|Obituary forArpad Bogsch
Member of Honour
† September 19, 2004
In Arpad Bogsch, who passed away on September 19, 2004, the world of intellectual property has lost the founding father of modern intellectual property, the man who was largely responsible for making an esoteric legal field, once reserved for specialists, into a recognized instrument at the service of economic development, the encouragement of innovation and creativity and the fight against counterfeiting and piracy.
Arpad Bogsch was born in Hungary in 1919 and became a citizen of the United States of America in 1959; he studied law, and was awarded two doctorates, one in Hungary and one in Paris, and a master’s degree in the United States. After having practised at the bar in Hungary, he held the posts of legal officer at UNESCO in Paris and thereafter of legal counsellor at the US Copyright Office in Washington. In 1963 he arrived in Geneva, where he became Deputy Director of the United International Bureaux for the Protection of Intellectual Property (BIRPI), the predecessor of the World Intellectual Property Organization (WIPO), and then Deputy Director General of the latter Organization when it actually came into being in 1970. After that, for the 25 years from 1973 to 1997, he was Director General of WIPO and also Secretary General of the International Union for the Protection of New Varieties of Plants (UPOV), WIPO’s sister organization.
It was under his influence that BIRPI, which was a legacy of the nineteenth century, mutated into WIPO, an organization for the second half of the twentieth, that WIPO joined the United Nations family in 1974, thereby taking on the universal dimension that it had previously lacked, and that it grew considerably thereafter.
Arpad Bogsch launched a multitude of ground-breaking initiatives, notably by advocating the conclusion and revision of numerous international treaties, by launching an ambitious program of assistance to developing countries, by modernizing the system for the international registration of marks, by creating the WIPO Arbitration and Mediation Center and by presiding over the baptism of ATRIP, a world association of intellectual property teachers and researchers. But above all he was the inventor of the Patent Cooperation Treaty or PCT, the remarkable success of which made WIPO into an international organization unique in the United Nations system in that it is, to a very predominant extent, financed today by the fees that the private sector pay for the use of the PCT.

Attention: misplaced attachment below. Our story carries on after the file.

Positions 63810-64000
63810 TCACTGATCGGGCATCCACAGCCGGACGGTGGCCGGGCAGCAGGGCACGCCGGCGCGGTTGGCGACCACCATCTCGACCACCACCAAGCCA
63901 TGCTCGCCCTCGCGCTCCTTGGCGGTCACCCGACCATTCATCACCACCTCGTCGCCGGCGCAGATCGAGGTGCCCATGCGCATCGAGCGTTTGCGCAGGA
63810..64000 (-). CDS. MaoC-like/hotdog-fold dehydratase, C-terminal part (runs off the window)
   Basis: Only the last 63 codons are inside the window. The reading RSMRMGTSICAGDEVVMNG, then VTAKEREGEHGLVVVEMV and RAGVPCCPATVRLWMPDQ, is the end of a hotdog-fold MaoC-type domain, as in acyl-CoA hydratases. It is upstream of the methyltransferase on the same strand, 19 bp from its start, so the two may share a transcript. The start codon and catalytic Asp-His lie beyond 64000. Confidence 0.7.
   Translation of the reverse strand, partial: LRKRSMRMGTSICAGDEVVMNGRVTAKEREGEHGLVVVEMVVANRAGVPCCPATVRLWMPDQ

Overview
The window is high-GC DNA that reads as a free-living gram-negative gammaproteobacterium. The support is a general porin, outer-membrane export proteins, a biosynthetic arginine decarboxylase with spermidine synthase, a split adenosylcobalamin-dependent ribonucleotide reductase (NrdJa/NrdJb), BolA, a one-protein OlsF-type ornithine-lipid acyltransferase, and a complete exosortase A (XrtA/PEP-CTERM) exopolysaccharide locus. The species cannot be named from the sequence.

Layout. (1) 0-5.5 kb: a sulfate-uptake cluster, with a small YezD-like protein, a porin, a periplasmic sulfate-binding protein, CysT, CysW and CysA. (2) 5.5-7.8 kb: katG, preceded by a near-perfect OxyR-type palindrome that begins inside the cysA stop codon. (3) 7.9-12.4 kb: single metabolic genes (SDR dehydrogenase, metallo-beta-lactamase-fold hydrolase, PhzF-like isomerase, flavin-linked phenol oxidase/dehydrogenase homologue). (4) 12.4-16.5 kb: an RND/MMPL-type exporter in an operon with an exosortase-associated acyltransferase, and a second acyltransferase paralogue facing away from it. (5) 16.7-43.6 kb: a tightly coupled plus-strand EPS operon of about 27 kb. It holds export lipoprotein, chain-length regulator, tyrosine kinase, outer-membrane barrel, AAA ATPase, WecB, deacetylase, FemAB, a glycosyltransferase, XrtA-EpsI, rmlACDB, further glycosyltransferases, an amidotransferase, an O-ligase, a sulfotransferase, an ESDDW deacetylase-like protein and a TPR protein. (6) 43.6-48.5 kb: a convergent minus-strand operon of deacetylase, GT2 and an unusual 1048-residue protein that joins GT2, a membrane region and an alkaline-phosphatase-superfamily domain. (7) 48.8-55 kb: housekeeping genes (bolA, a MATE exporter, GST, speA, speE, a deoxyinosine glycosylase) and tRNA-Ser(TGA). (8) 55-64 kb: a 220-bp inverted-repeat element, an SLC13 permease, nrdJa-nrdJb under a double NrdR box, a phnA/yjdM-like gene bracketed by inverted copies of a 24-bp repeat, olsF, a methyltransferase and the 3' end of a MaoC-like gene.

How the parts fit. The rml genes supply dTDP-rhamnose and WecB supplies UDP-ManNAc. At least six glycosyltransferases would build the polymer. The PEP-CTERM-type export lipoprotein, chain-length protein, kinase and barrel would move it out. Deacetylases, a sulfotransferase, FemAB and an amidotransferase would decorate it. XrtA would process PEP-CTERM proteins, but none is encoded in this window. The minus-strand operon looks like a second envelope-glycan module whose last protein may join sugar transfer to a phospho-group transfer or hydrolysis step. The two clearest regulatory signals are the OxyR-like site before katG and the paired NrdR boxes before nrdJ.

In addition he contributed extensively to providing China with a modern intellectual property system and bringing that vast country into the international intellectual property community. Similarly, when the Soviet Union broke up, he actively assisted the countries that emerged from it to create their own national systems and, as far as most of them are concerned, to build up a common patent regime through the Eurasian Patent Convention.
Arpad Bogsch was an exceptional leader, albeit a demanding one, indeed a very demanding one, but truly exceptional. The example that he set, impossible though it might have been to follow, was a formidable stimulus for us all. Not only was our top man able, through patient and often hard-hitting diplomacy, to persuade the delegates of Member States and organizations of the rightness of his proposals, but he was also awe-inspiring for his thorough knowledge of the subjects on which he led discussions.
Internally too, his profound knowledge of issues very often had the effect, as a former staff member recently reminded me, of his knowing more on the subject on which a colleague was making a proposal to him than the colleague did himself. Indeed what he did was spot immediately, to our great discomfiture, the slightest defect in the dossiers that we submitted to him.
Arpad Bogsch’s professional and human qualities earned him appreciation, admiration and respect throughout the world. Evidence of this is the score of decorations and over a dozen honorary doctorates awarded him in the course of his career, not to mention the honorary memberships bestowed on him not only by AIPPI but also by the International Literary and Artistic Association (ALAI) and by the International Federation of Industrial Property Attorneys (FICPI). All those who have had the opportunity to come into contact with him have been left with the memory of an extraordinary personality.
The heartfelt sympathies of the entire international intellectual property community go to his widow Adèle, herself a former WIPO colleague, to his children Sylvia and Henry, to his grandchildren and to his whole family.
François Curchod (AIPPI Member of Honour and former Deputy Director General of WIPO)